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Posts tagged ‘Papua New Guinea’


Breaking down barriers with The Broke Backpacker

Meet Will. He’s the writer and adventurer behind travel blog The Broke Backpacker, and he just embarked on an epic two-year journey from home in the UK to Papua New Guinea.



Source: Will Hatton


The twist? He’s not taking any flights. Oh, and he’s travelling on a daily budget of $30.

Will’s been on the road already for two weeks, and is currently making his way through Europe. Over the next two years he’ll be visiting 30 countries, including Turkey, Pakistan, Myanmar, Tibet, and Indonesia, and sharing his adventures along the way.

Why are we telling you this?

Well. When we heard what he was planning, we figured Will might find himself in need of an app that includes over 120 languages from all across the world, which would enable him to talk to people wherever he goes.

Fortunately, it just so happens we have an app like that. So we’re very excited to announce that uTalk is the official language sponsor of Will’s adventure, and he’ll be using the app on the road to learn and speak everything from German to Tajiki, Albanian to Khmer. He’ll even be able to greet people in Tok Pisin on his arrival in PNG.



Source: Will Hatton

Will’s been travelling for seven years, and knows how important it is to speak a bit of the local language: “Learning a new language is hands down the best way to make new friends and peek behind the curtain. uTalk helps me to break down barriers, learn the local lingo and make friends in the most unexpected of places.”

We can’t wait to follow Will as he makes his way across the world, visiting some fascinating countries and meeting loads of interesting people. And we’re looking forward to hearing him speak all the languages 😉

You can follow Will’s adventures on Twitter or Facebook, or for more instant updates, on Snapchat (@wthatton).


Introduction to: Tok Pisin

Halo! Nem blo mi em Nat. Gutpela lo meetim yu!

Or, in English: Hello! My name’s Nat. Nice to meet you!

Today we’re having a short introduction to Tok Pisin (literally, ‘Talk Pidgin’), one of the three official languages of Papua New Guinea (along with English and Hiri Motu).

We recently recorded Tok Pisin for our uTalk app (coming in the next update), with our delightful voice artists Rhonda and Patrick, and I was intrigued by how the language works. Tok Pisin grew up out of a country teeming with hundreds of other languages – even today, there are still over 800 languages spoken in PNG. Tok Pisin developed as the lingua franca, a common tongue everyone could use for trade and communication. Nowadays, it is a language of instruction in schools and the mother tongue of over a million people, with millions more speaking it as a second language.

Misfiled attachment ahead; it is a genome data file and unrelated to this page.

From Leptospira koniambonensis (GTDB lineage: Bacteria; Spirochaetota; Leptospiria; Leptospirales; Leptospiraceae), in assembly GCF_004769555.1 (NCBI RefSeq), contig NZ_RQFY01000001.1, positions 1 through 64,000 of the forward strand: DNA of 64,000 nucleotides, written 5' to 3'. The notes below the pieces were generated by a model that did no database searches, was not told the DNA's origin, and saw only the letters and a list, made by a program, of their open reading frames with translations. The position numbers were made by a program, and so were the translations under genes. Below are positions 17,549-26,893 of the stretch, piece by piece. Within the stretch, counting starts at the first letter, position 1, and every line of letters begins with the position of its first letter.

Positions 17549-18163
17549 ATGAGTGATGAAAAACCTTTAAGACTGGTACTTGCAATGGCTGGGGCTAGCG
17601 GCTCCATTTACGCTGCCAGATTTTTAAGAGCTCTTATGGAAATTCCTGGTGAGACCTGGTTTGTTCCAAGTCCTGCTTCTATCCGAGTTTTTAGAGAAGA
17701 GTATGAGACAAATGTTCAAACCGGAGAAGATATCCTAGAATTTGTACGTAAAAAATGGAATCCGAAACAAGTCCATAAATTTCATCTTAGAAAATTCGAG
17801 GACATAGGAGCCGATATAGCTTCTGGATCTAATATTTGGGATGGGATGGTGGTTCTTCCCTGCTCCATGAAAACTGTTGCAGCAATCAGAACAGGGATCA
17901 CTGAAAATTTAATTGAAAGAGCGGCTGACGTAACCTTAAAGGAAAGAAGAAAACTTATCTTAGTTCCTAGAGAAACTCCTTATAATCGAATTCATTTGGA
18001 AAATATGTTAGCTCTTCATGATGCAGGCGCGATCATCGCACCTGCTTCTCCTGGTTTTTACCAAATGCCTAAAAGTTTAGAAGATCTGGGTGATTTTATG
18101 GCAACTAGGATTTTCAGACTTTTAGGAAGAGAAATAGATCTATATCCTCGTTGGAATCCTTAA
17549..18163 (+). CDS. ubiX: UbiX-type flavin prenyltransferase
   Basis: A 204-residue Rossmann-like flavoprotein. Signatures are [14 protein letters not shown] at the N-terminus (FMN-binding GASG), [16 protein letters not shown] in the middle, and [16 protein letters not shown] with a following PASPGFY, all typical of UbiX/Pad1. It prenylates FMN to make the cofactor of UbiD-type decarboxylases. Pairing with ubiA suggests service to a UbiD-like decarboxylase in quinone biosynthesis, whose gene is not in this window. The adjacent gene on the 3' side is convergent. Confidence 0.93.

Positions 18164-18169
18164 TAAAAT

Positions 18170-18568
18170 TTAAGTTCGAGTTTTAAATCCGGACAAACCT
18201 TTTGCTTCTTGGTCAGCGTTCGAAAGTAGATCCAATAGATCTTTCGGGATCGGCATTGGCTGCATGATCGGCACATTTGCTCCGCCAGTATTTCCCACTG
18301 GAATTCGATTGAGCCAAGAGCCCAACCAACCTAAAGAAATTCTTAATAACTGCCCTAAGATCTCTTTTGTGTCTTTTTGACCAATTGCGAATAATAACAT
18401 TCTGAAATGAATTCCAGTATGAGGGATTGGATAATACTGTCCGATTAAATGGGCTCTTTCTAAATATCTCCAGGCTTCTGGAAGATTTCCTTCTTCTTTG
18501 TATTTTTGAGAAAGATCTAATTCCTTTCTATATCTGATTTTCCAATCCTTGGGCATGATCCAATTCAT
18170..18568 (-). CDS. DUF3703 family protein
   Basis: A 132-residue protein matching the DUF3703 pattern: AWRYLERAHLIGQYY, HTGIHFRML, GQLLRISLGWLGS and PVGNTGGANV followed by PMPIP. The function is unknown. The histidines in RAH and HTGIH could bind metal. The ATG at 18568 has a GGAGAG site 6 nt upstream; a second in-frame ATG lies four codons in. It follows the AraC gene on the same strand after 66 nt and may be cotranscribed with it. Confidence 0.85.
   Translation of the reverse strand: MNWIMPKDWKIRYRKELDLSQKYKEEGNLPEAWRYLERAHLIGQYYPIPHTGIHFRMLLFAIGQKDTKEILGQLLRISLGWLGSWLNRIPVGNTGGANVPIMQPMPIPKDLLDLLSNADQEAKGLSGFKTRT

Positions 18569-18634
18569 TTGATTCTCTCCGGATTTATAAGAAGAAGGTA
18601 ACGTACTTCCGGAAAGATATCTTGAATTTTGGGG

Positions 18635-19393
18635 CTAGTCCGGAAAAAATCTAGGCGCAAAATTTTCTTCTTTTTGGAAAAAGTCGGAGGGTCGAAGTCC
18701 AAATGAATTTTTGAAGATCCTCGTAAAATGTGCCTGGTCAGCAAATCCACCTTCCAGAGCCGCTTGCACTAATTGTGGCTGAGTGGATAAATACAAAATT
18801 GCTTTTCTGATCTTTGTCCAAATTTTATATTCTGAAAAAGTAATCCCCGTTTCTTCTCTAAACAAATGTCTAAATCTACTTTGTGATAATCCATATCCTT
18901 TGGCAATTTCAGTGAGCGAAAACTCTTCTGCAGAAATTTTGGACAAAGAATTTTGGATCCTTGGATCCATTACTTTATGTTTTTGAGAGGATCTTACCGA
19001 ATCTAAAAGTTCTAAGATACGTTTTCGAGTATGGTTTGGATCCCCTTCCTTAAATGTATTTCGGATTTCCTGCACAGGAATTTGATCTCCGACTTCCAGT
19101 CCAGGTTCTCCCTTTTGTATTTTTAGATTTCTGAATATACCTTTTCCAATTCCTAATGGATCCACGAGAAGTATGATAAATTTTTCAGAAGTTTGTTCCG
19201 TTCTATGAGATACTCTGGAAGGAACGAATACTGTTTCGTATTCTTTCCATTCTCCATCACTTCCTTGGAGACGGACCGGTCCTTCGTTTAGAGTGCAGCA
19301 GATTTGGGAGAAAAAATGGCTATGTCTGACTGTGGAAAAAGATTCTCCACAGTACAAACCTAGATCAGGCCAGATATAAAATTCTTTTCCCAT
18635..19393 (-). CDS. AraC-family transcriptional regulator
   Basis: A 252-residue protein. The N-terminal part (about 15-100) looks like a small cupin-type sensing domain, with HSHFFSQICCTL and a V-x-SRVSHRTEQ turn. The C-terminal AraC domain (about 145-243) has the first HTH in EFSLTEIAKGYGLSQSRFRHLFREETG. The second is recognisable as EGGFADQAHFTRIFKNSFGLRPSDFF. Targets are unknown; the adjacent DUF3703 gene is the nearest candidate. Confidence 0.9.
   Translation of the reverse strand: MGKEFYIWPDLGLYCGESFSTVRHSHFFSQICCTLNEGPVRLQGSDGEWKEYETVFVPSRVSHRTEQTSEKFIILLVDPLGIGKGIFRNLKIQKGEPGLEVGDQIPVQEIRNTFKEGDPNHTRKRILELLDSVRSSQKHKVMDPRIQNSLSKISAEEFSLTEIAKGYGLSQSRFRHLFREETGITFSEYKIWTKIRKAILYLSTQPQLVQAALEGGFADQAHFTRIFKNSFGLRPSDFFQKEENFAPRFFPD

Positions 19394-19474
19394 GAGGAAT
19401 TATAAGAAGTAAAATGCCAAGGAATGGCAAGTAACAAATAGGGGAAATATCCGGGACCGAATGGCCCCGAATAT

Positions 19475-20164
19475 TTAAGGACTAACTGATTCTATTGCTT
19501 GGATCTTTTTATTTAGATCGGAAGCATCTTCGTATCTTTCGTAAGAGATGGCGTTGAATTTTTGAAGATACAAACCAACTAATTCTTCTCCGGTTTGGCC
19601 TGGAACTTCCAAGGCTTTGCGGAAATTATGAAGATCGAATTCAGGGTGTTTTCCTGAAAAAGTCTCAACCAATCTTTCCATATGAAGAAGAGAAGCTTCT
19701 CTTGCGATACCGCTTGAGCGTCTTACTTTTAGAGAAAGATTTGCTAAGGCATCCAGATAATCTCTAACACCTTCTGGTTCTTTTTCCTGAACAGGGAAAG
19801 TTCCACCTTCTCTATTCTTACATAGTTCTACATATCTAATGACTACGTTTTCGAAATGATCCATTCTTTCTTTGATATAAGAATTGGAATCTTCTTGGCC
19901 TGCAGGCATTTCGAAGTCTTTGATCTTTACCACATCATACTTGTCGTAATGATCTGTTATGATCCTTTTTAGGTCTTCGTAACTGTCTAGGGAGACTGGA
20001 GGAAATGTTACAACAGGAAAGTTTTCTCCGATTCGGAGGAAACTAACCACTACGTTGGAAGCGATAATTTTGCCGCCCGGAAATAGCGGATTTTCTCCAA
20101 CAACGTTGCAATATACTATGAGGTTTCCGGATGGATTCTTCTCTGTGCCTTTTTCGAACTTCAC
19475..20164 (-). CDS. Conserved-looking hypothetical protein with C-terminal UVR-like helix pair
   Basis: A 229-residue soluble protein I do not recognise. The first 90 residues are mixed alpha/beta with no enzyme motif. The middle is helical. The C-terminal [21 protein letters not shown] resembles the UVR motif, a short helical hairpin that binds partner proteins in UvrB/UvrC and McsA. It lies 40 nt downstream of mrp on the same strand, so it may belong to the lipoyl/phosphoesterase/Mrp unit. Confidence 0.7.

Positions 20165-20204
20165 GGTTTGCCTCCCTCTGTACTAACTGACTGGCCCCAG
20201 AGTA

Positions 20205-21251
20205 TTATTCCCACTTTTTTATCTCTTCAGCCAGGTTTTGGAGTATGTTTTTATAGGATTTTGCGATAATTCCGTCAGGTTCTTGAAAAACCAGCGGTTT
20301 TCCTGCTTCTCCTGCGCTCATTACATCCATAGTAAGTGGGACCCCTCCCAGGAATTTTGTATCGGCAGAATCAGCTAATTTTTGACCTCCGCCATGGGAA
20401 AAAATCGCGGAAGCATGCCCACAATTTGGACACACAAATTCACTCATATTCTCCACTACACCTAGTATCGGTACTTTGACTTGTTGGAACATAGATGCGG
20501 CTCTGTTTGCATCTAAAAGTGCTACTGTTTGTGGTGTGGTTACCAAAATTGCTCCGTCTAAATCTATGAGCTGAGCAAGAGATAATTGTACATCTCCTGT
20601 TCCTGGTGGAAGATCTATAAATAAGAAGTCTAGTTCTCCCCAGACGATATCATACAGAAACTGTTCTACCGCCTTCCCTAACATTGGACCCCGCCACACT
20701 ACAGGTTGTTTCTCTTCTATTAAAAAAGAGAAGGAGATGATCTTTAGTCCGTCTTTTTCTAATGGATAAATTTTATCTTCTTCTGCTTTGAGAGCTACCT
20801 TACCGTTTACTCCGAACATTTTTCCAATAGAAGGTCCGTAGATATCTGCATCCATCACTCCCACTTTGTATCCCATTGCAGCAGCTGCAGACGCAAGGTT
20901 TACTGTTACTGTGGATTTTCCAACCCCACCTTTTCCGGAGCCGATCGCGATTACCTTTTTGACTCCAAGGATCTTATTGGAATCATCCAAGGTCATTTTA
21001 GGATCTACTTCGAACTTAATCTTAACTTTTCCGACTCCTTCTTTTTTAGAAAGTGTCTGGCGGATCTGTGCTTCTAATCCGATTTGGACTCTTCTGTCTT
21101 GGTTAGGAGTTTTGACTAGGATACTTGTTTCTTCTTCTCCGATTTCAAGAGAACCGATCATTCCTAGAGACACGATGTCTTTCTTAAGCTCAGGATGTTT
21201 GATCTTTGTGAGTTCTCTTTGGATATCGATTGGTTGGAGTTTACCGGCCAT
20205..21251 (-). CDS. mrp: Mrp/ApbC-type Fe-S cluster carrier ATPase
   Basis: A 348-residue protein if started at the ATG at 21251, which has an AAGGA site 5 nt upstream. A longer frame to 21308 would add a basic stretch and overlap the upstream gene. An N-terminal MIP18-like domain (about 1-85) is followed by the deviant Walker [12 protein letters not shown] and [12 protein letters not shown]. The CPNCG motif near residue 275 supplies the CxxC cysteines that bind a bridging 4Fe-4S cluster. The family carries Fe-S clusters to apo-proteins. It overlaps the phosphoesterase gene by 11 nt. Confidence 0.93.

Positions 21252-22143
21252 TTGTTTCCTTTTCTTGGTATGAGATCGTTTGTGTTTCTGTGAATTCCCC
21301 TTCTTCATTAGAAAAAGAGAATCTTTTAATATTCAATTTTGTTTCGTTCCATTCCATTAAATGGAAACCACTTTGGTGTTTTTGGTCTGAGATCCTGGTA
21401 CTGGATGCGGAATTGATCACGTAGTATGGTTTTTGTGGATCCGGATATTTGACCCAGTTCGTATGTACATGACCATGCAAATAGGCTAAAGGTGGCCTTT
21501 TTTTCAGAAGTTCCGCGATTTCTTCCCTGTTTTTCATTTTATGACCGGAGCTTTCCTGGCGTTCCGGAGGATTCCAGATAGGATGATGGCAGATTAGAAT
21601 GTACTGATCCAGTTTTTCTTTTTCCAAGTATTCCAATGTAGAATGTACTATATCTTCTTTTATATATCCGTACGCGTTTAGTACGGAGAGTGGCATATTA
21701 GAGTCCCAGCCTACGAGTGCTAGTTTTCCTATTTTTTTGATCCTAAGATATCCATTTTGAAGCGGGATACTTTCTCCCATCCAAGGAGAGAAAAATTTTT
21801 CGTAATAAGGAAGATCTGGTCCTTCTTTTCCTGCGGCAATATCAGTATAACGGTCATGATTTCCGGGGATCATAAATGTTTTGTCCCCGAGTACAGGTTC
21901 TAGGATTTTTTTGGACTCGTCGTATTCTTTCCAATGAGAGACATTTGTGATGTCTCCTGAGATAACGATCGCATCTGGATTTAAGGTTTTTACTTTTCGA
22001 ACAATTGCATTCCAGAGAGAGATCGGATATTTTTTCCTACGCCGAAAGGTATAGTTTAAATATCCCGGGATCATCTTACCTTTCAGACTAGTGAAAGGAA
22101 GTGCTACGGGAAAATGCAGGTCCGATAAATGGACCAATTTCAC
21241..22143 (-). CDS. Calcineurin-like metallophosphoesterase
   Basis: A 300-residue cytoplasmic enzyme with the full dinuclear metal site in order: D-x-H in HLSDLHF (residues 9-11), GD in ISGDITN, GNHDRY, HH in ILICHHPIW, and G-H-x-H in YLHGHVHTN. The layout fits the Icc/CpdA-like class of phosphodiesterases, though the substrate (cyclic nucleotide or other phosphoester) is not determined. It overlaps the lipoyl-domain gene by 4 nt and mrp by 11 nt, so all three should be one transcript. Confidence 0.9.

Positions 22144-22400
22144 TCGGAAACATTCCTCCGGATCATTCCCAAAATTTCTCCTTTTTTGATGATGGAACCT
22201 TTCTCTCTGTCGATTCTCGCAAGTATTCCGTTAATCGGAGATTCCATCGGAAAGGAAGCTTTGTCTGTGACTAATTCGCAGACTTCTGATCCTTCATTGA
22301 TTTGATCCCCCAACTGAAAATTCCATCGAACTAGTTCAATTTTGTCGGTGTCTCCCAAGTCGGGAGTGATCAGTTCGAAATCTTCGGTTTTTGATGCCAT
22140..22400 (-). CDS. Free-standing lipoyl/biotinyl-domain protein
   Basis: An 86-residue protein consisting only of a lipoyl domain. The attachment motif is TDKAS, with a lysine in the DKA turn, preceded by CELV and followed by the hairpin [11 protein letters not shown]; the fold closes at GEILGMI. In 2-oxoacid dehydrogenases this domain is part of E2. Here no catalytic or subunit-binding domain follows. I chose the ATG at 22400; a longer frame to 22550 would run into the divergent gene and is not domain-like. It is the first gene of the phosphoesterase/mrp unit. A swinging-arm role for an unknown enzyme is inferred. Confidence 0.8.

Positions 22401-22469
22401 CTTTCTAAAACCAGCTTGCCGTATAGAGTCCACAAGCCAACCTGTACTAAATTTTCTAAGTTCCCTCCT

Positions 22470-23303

Beyond a doubt, Tok Pisin is a complex language with plenty of grammar rules to learn, but I am reliably informed that after a few weeks of immersion you would start to pick up the basics, and even during our recording session I was recognising some logical constructions in the language. For example, we have:

hausik (house sick – hospital)

haus moni (house money – bank)

haus krai (house cry – mourning house)

haus kaikai (house eating – restaurant)

Papua New Guinea

Once you pick up a few basic elements, it all seems to make a little bit more sense:

Wara is ‘water’, so you can see how solwara (‘salt water’) means ‘sea’.

Liklik is ‘small’, so you can see that liklik prais (‘little price’) is ‘cheap’.

Liklik maunten (‘little mountain’) is a ‘hill’.


Ples blong means ‘the place of’, so ples blong waswas is a bathroom.

Ples blong silip is somewhere you sleep.

Ples blong kaikai is a dining room, or somewhere you eat.

My favourite construction is the suffix –pela (apparently from the English ‘fellow’), which modifies nouns and adjectives. So although wan is simply ‘one’, if you’re qualifying a noun then it becomes wanpela: ‘one doctor’ is wanpela dokta. Similarly ‘big’ is bikpela, ‘this’ is dispela, ‘good’ is gutpela, ‘we’ is mipela, ‘you’ is yupela, strong is strongpela.

Knowing all this, can you work out what this sentence means? Tell us your suggestions in the comments, and we’ll reveal the answer tomorrow…

Dispela wara ino gutpela blong drink.

If you’re finding that you’re as captivated as I was, and you’d like to learn a bit more, get one of our Tok Pisin products and start learning!


(Answer: This water is not safe to drink.)